by Dovid Margolin – chabad.org
Rabbi Mendel Cohen was not looking to be a hero when he and his wife, Ester, established Chabad-Lubavitch of Mariupol. But as he battles COVID-19 in an Israeli hospital bed, it’s clear to me that he is one and has been for many years now.
There was nothing glamorous about the mid-sized Ukrainian port city where the Cohens, both originally from Israel, chose to settle back in 2005. Aside from the gray waters of the Azov Sea, which connects to the Black Sea, Mariupol’s most notable features were the two mammoth steel and iron works that dominate the city’s skyline, their countless smokestacks spewing heavy black smoke and making Mariupol’s air the dirtiest in Ukraine. But none of that mattered to Cohen and his wife. They had come to Mariupol to do a job and serve its Jewish population, and that’s what the couple set about doing.
They opened a preschool, Hebrew school and teen club. They gave Torah classes to men and women, operated a soup kitchen and a social-services center. The rabbi, a trained and practicing mohel, established Mariupol’s only synagogue; Ester ran the mikvah they built. In short, they created a vibrant Jewish life in what could only be described as yet another grimy post-Soviet town.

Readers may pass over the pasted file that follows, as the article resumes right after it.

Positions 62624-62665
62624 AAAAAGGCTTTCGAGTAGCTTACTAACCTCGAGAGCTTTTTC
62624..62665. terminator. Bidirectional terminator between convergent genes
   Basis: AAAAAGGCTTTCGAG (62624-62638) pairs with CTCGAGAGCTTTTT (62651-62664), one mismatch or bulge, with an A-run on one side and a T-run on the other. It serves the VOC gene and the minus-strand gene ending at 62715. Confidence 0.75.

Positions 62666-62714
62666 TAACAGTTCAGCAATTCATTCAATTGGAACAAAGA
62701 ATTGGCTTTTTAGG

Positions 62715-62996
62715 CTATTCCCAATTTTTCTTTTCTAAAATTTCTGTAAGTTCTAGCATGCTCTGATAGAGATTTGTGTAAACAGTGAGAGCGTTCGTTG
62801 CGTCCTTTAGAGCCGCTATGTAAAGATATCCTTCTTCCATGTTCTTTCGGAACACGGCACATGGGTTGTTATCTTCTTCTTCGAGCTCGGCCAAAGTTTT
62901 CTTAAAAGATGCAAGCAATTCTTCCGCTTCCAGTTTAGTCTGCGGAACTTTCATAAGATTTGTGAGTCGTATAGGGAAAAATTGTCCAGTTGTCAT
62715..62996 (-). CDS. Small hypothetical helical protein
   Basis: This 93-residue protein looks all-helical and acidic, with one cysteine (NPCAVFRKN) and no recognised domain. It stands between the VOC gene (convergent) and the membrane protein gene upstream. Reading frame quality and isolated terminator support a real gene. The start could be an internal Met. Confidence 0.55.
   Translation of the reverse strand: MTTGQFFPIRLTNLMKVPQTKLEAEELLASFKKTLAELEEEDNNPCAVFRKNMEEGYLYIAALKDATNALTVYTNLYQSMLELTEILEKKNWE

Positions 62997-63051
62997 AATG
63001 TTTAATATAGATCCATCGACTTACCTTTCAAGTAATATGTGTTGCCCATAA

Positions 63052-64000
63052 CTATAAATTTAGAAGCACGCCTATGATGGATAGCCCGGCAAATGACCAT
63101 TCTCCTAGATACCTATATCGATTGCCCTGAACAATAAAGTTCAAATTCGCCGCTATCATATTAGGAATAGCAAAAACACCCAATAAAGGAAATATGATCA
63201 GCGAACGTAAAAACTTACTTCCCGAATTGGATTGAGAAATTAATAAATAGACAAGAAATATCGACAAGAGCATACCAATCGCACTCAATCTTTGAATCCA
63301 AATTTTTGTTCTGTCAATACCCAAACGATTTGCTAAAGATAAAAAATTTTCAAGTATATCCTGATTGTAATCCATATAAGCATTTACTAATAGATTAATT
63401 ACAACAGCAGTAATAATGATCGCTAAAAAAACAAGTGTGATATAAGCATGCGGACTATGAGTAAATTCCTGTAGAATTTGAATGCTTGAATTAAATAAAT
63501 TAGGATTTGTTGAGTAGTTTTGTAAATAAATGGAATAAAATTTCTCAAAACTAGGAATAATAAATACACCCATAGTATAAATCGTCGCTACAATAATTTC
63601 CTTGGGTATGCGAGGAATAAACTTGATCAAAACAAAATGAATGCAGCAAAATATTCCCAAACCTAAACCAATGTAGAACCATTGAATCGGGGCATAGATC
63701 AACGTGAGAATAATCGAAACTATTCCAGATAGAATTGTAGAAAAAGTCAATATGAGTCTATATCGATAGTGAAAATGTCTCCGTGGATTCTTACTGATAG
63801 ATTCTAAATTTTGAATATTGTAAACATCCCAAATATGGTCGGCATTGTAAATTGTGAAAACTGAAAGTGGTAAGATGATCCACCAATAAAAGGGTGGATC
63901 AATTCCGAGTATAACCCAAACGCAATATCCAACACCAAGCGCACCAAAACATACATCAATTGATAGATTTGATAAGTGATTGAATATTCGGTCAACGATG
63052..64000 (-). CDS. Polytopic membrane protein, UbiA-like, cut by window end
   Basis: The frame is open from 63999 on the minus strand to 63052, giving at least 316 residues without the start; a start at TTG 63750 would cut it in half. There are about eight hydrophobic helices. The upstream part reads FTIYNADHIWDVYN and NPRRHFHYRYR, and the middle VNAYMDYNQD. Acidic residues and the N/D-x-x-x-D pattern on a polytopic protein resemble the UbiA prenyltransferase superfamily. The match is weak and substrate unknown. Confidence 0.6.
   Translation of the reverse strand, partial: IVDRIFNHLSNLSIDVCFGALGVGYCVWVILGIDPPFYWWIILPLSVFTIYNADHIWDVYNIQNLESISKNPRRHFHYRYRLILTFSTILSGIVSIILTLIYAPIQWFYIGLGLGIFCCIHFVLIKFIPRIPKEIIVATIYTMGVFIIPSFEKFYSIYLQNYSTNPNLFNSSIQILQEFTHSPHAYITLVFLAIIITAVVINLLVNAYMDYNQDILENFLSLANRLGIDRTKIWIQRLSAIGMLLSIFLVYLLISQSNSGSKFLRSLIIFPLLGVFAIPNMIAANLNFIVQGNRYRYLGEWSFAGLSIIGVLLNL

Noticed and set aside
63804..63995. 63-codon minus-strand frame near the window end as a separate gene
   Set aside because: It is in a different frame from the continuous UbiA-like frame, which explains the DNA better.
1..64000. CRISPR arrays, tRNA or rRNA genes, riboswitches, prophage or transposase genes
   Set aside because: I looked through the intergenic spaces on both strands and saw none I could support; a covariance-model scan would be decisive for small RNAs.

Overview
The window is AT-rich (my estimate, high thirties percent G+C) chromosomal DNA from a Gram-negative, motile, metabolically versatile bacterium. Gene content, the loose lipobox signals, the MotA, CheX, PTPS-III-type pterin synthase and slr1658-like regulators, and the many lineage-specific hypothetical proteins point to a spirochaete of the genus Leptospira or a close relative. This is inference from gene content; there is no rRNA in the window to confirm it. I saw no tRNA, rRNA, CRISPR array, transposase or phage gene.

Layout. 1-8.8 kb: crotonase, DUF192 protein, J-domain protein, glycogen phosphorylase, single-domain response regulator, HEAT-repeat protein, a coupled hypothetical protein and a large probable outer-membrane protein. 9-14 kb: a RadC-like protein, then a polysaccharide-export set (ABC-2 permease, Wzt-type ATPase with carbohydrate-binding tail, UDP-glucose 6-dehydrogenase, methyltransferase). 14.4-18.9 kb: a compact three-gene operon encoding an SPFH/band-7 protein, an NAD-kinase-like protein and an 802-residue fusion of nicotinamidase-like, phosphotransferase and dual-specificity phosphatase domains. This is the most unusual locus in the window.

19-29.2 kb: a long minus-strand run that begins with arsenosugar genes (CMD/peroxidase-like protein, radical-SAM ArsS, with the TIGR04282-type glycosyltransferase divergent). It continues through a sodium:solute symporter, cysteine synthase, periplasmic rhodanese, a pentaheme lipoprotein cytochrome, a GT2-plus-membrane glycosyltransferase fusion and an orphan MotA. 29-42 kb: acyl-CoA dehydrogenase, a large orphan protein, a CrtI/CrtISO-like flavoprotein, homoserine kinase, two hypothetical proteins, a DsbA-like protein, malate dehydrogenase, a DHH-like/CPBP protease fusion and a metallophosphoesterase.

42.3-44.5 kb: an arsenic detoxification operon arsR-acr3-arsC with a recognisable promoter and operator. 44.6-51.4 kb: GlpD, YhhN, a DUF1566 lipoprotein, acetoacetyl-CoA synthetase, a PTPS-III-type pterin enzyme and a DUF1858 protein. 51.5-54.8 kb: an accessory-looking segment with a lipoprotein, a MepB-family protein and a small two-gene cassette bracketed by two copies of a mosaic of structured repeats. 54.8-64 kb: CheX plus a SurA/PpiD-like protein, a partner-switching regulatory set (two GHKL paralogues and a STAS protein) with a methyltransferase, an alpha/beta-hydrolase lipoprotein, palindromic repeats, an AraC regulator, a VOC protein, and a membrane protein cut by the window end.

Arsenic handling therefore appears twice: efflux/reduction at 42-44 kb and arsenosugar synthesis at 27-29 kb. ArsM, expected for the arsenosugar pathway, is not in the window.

I remember that Mariupol, the one from before the war. I saw it in 2007 when the Jewish community celebrated the first completion of a new Torah scroll in town since before the 1917 Bolshevik Revolution. At the time, I was a rabbinical student in Kharkov, and the six of us headed south to Mariupol to celebrate the joyous occasion together with the young rabbi, his small community and guests from throughout eastern Ukraine. Locals stared as we danced and sang the new Torah down the streets to its new home in the little synagogue. There was an unmistakable excitement in the air that day. Jewish life was returning not only to the big and famous places, but to the furthest reaches of the former Soviet empire.
That was Mariupol until the war came. And then everything changed.
In February of 2014, amid the turmoil in Ukraine, Mariupol became the scene of street fighting as the city was captured by pro-Russian separatists. In early May of that year, Ukrainian government troops attempted to retake control of the city, culminating in a bloody offensive on a rebel-held police station. The city would only be recaptured in June.
But peace remained elusive. In January of 2015, a Shabbat-morning massive rocket attack left 30 dead. “The whole synagogue was shaking,” Cohen told me at the time. There were congregants in the room who had come from the neighborhood where the rockets had landed. “You can imagine what it sounded like here; there were screams, we had to calm people down.”
The new Mariupol was a place where masked armed men could roam the streets one day and rockets could land on another. The boom of artillery became a regular feature of life in the city, “the orchestra” they called it. “You hear it every day. Some days, it’s constant … ,” Cohen told me in 2017. “Soldiers are dying every day. How should I explain this? Nobody here wants this war. Nobody knows why we need it.”